JMI NGT-18  (2001)

All round excellent piece of hardware. Compact enough to easily transport, though it takes two grown men to lift (unless you really want to take it down to smaller components). Tracking makes the DOB guys jealous at star parties.

NGT-18

Specs

* optional or upgrade item at the time I obtained this scope, check with JMI for current specs

Optics Mirror Galaxy Optics  
18", f/4.5, 96% reflectivity, 2 inch thickness (about 55 lbs)
18 point flotation cell
  Secondary 4" enhanced (I don't know the manufacture of mine)
  Eyepiece 1.25" Celestron 25mm NexStar Plossl
Finder Optical 9x50 Celestron (straight), mounted with Orion hardware
  *1X Telrad with an AstroSystems dew shield
Focus *NGF-DX1 2" Crayford, 1.9" lift, 8 lb capacity
Two setscrew eyepiece capture
  *Motofocus Variable speed from the Hand Control or Digital Read Out (DRO) unit
  *Encoder Required for the DRO unit
Electronics Command Center Sidereal and Lunar tracking rates only
Hemisphere selection
Hand Control button reversing
One jack for either the Hand Control or SBIG standard autoguider
  Hand Control 2X & 8X axis corrections
Variable speed focus control
SBIG standard autoguider jack
Red LED chart light
  *Digital Read Out Separate hand unit for controlling the focus on encoder equipped JMI focuser
Variable speed
Reports a number as you run back and forth:
    Not absolute - zero can be set at any focus location
  *NGC-Max Digital setting circles
12,000 objects
Various catalogs and tour modes
RS-232 input for external computer connection
Assembly Truss Rods 8 Serrurier Truss rods
Stainless ball and spring steel snap cup at bottom (no removable hardware)
Threaded knob at top (not captive)
Three heights to setup for visual use or photography
  Counterweights Three threaded weights hold the mirror cell in the tube
(At the time we got this scope, two different weight sets were available - we got the heavier to counterbalance the SBIG camera)
    Four sliding counterweights are provided for the truss rods, we added 4 more to compensate for the heavier bottom weights.
    Nose ring counterweight
  Mount 36" split-ring design - horizon to horizon viewing with no obstructions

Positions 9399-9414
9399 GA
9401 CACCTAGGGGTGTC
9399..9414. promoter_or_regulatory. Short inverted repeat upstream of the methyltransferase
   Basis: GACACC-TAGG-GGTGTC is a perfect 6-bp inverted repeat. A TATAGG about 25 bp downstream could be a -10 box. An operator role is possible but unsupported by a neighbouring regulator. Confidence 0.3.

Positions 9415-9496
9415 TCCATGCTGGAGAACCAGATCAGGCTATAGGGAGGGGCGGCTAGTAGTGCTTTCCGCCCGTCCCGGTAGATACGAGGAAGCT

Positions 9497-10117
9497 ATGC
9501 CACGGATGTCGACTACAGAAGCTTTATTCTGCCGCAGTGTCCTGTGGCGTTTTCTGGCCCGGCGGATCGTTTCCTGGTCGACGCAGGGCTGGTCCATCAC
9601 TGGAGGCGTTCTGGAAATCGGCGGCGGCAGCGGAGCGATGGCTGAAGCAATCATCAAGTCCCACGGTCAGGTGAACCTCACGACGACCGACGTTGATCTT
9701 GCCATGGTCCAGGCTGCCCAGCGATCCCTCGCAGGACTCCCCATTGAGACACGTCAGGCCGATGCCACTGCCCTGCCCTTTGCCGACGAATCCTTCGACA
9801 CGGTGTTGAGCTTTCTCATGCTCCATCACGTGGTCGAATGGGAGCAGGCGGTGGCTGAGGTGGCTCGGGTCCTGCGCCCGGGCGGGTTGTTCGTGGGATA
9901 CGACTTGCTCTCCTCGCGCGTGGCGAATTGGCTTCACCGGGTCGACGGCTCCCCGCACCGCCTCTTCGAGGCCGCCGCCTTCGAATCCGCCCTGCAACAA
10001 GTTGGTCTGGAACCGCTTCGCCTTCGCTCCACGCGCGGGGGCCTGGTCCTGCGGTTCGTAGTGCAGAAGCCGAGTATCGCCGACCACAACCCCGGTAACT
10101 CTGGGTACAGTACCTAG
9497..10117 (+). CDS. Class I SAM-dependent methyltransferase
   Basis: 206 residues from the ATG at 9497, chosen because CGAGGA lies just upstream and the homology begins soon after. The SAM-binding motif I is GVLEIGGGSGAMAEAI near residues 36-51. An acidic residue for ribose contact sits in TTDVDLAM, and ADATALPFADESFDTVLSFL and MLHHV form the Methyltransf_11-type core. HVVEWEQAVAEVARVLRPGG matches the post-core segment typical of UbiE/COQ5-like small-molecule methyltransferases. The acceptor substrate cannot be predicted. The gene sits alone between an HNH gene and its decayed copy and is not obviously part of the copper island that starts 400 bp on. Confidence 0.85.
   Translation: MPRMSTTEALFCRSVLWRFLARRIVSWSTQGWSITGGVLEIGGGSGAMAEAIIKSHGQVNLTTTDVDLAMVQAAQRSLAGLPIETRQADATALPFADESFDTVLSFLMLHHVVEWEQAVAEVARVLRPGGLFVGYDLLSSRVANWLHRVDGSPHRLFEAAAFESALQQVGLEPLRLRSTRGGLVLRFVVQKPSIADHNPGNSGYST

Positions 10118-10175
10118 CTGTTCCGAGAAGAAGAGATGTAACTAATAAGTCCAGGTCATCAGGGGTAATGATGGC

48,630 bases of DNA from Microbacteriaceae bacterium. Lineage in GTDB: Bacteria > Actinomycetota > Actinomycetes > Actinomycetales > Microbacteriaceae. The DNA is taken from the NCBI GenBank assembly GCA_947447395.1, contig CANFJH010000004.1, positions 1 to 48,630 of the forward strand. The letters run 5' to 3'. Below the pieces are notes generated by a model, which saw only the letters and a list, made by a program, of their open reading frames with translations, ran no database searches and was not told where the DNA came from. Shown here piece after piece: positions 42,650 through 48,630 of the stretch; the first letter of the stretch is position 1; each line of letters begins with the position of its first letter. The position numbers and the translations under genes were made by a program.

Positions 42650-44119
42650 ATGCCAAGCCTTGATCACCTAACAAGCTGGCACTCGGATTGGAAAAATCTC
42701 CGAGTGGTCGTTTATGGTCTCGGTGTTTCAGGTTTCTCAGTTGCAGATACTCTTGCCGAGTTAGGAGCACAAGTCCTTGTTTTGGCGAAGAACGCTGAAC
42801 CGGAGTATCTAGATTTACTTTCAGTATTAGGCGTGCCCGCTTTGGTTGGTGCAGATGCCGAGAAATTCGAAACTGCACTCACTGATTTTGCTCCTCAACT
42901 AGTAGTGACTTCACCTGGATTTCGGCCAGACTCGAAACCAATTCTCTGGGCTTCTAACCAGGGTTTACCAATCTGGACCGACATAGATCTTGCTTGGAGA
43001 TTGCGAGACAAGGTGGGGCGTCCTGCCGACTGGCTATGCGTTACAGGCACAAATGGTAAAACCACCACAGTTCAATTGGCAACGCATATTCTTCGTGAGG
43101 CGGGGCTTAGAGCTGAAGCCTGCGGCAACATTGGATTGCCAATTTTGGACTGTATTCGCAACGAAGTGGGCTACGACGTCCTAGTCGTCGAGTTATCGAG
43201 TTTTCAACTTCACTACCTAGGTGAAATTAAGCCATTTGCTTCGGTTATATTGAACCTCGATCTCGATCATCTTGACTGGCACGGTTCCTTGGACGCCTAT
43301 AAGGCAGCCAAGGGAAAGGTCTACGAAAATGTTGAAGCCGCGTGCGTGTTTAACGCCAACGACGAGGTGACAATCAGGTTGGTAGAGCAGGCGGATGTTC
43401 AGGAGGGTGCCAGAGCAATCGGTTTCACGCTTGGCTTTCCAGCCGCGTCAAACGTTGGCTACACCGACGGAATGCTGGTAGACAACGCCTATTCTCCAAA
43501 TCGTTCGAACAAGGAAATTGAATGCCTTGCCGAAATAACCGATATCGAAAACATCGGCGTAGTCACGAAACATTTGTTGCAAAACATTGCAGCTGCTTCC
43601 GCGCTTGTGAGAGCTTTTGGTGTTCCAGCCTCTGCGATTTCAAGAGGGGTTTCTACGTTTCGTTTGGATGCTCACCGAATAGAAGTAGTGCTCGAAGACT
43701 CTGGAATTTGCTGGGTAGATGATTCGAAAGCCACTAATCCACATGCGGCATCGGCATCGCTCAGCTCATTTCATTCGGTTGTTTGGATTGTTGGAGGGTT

Lead shot filled to keep the ring in firm contact with the drive wheels
  RA drive Single motor running two drive wheels connected with nylon chain
Adjustable tension
  DEC drive Tangent arm / screw design  (requires resetting every couple nights)
  DEC bearing 2" bearings, adjustable tension
  Upper cage Rotating nose ring - position eyepiece at the most comfortable location for use
Piggy-back camera bracket opposite of focuser
Handles for easier assembly and moving the scope around the sky  (also handy for hanging the Hand Control on)
  Cooling fan Built into bottom of tub
  Base Four leveling feet with large knobs
Bullseye level
Power panel, including built in batteries
Latitude adjustment
  Mirror cover Kydex plate with handles - wedges fairly solidly into tub
3" and 6" openings to stop the scope down if needed
  Secondary cover Molded Kydex - held in place with three thumb screws
     One of the few Newts I've seen with a provided secondary cover
  *Lightshroud Black Lycra type material, elastic ends keep it in position
  *Light baffle Nose piece extension to block off-axis light out of the focuser
  *Wheelbarrow Wheels and handle to move the scope, bolts solidly to base
Physical Weight Approximately 250 lbs (heaviest part is 75 lbs)
  Height 80" assembled (eyepiece is 76" at zenith)
30" collapsed
  Width 36"
  Depth 30"  (will fit through a standard doorway)
  Latitude 30 - 55 degrees  (low latitude base wedge available)
Power Internal Built in batteries will power scope for a couple nights
Low battery alarm
  External 12v (110v wall wart and 12v cord provided)
  All cables are terminated with either a Jones Plug or RJ connector.
Scope power runs RA/DEC motors, cooling fan and the NGC-Max. 
Focuser and DRO are 9v battery power only.

Pros/Cons

+ No tools required for normal setup

- Truss rod knobs are not captive

- Leveling feet use a cheap dimpled sheet metal plate (think big fender washer) on the ground under the bolt.  I tend to leave them behind and have to retrieve them.  So far I haven't lost any...

+ Tracking - not many scopes this size are motorized

+ Galaxy mirror  - Wow.  It makes common items take on new life, such as, M-42 - looks almost 3D and it seems you can see layers in it, M13 - see numerous individual stars across the entire cluster, ...